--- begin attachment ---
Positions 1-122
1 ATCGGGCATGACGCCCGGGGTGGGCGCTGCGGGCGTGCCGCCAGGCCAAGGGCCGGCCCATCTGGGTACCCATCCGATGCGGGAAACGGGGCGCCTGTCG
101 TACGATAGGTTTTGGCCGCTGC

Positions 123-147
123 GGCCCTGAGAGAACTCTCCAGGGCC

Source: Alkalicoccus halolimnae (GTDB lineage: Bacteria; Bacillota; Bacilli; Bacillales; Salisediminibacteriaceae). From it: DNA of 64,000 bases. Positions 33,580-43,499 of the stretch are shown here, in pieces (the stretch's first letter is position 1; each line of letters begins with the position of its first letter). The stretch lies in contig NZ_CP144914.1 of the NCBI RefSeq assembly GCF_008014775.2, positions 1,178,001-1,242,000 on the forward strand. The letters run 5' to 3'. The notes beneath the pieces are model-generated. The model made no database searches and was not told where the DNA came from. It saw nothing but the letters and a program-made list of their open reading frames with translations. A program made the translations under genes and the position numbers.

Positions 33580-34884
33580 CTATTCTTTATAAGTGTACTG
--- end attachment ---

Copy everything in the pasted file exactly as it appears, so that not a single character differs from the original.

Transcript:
Positions 1-122
1 ATCGGGCATGACGCCCGGGGTGGGCGCTGCGGGCGTGCCGCCAGGCCAAGGGCCGGCCCATCTGGGTACCCATCCGATGCGGGAAACGGGGCGCCTGTCG
101 TACGATAGGTTTTGGCCGCTGC

Positions 123-147
123 GGCCCTGAGAGAACTCTCCAGGGCC

Source: Alkalicoccus halolimnae (GTDB lineage: Bacteria; Bacillota; Bacilli; Bacillales; Salisediminibacteriaceae). From it: DNA of 64,000 bases. Positions 33,580-43,499 of the stretch are shown here, in pieces (the stretch's first letter is position 1; each line of letters begins with the position of its first letter). The stretch lies in contig NZ_CP144914.1 of the NCBI RefSeq assembly GCF_008014775.2, positions 1,178,001-1,242,000 on the forward strand. The letters run 5' to 3'. The notes beneath the pieces are model-generated. The model made no database searches and was not told where the DNA came from. It saw nothing but the letters and a program-made list of their open reading frames with translations. A program made the translations under genes and the position numbers.

Positions 33580-34884
33580 CTATTCTTTATAAGTGTACTG